The concern with making large gifts prior to the TCJA’s sunset was whether the IRS would attempt to “clawback” a portion of these gifts if the lifetime gift amounts exceeded the exemption amount in effect at the time of the gift-giver’s death. For example, if someone leaves a $3 million estate, makes $8 million in lifetime gifts during 2018 when the exemption amount is $11.4 million and passes away in 2019, no tax will be due. The calculation works like this: $3 million estate + $8 million lifetime gifts = $11 adjusted taxable estate. With an exemption of $11.4 million, there remains $400,000 of unused exemption amount and no tax is due. On the other hand, if the gift-giver was to pass away in 2026 when the exemption amount has reverted to $5 million (ignoring inflation adjustments for the purposes of this example), it was unknown whether the IRS would argue tax was due on the value of the estate that exceeded the $5 million exemption ($11 million taxable estate – $5 million exemption = $6 million the IRS might claw back as taxable).

In good news for taxpayers, Final Regulations became effective on November 26, 2019, that clarifies there will be no clawback of lifetime gifts that exceed the exemption amount in effect at the time of the gift-giver’s death. Thus, if you make $8 million in gifts today that are sheltered by the cumulative $10 million exclusion and pass away after 2025, these special rules will allow the basic exclusion amount to be equal to the amount you gifted ($8 million) instead of applying only the $5 million exemption available in 2026.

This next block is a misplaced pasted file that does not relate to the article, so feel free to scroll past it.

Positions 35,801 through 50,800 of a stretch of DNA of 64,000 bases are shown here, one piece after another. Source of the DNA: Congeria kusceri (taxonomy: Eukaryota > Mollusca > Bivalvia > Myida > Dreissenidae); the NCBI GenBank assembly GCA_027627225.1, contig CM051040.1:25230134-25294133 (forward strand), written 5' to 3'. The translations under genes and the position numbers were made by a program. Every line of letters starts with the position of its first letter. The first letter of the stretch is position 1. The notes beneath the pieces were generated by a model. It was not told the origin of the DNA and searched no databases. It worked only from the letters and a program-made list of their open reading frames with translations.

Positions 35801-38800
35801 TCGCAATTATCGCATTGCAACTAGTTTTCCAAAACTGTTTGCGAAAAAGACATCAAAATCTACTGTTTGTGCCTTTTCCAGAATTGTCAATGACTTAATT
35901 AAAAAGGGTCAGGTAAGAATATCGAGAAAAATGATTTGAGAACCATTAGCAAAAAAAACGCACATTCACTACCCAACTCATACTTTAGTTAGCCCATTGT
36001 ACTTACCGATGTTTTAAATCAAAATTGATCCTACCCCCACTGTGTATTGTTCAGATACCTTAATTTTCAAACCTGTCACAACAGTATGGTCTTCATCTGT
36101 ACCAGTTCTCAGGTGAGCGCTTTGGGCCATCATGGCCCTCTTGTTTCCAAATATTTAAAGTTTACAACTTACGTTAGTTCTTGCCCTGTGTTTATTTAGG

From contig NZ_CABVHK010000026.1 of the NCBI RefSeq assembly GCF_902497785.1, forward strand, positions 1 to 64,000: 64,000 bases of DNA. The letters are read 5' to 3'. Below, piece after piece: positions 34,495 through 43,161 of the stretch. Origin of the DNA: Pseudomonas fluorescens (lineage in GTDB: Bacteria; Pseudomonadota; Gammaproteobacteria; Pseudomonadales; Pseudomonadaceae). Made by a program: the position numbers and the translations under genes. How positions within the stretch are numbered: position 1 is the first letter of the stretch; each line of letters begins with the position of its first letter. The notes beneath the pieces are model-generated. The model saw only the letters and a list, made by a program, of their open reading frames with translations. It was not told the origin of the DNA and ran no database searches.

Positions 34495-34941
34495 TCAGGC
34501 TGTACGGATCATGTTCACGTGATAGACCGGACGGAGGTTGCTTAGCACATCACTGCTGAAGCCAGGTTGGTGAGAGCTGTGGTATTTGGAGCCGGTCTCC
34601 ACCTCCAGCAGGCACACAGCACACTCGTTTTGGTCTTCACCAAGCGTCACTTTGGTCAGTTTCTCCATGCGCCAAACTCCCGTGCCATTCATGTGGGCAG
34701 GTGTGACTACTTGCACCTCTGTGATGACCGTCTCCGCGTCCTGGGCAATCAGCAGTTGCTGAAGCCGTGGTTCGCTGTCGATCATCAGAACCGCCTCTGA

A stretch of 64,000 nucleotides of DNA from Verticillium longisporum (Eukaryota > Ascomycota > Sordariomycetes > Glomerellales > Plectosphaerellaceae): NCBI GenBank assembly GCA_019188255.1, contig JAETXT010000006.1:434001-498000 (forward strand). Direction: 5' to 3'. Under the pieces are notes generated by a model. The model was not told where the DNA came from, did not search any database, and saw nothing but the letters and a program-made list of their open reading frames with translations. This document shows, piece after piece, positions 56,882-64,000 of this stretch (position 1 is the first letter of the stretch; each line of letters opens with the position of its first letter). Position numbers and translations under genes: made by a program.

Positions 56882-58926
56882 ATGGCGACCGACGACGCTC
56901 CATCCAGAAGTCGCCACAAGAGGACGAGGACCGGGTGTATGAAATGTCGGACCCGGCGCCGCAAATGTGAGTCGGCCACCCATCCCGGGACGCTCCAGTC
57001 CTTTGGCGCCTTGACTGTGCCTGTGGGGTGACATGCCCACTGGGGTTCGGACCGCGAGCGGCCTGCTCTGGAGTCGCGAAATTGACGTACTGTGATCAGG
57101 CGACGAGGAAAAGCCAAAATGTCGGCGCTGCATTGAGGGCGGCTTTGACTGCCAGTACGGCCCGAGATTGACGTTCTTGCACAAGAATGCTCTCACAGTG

As such, the current exemption levels present a compelling opportunity for wealthy families to be proactive in making lifetime gifts. Gifting is an effective strategy to reduce the value of your estate during your lifetime while also providing for loved ones who may have meaningful uses for the gift. Because the TCJA will sunset in 2025, this is potentially also a “use it or lose it” opportunity. If you are interested in “using it” or learning more, please contact Kling Law Offices for a complimentary consultation on wealth preservation and transfer strategies. 

Legacy spelled with wooden blocks

Leaving an Ethical Will as Part of Your Estate Plan

In estate planning, we spend a lot of time working on the provisions of your will and trust documents. Expressing your intent in these documents is vitally important to ensuring your wishes are carried out. We also encourage our clients to talk to their loved ones about their planning. Letting your beneficiaries know your plans and wishes, at age-appropriate levels, can be the key to a smooth transition at a difficult time. Another way to express your wishes is through an “ethical will.” Not to be confused with a legal document, the ethical will is non-binding and usually takes the form of a letter (sometimes called a “legacy letter”) that shares your history, feelings, wishes, and advice.

The use of ethical wills dates to ancient biblical times and continues to be a significant part of Jewish tradition and education. While ethical wills began as letters from parents to their children, supplying moral instruction and life wisdom, they are often used more broadly today. Your ethical will might tell your life’s story, recording how the twists and turns you encountered led you to be the adult your children know as a parent. Alternatively, it might be a compilation of thoughts and commentary of all the essential things you want to say to your loved ones. Or, your ethical will could simply be an explanation of your final wishes—your chance to be fully prepared for the end of life. No matter the style you choose, an ethical will can have a lasting impact on your loved ones.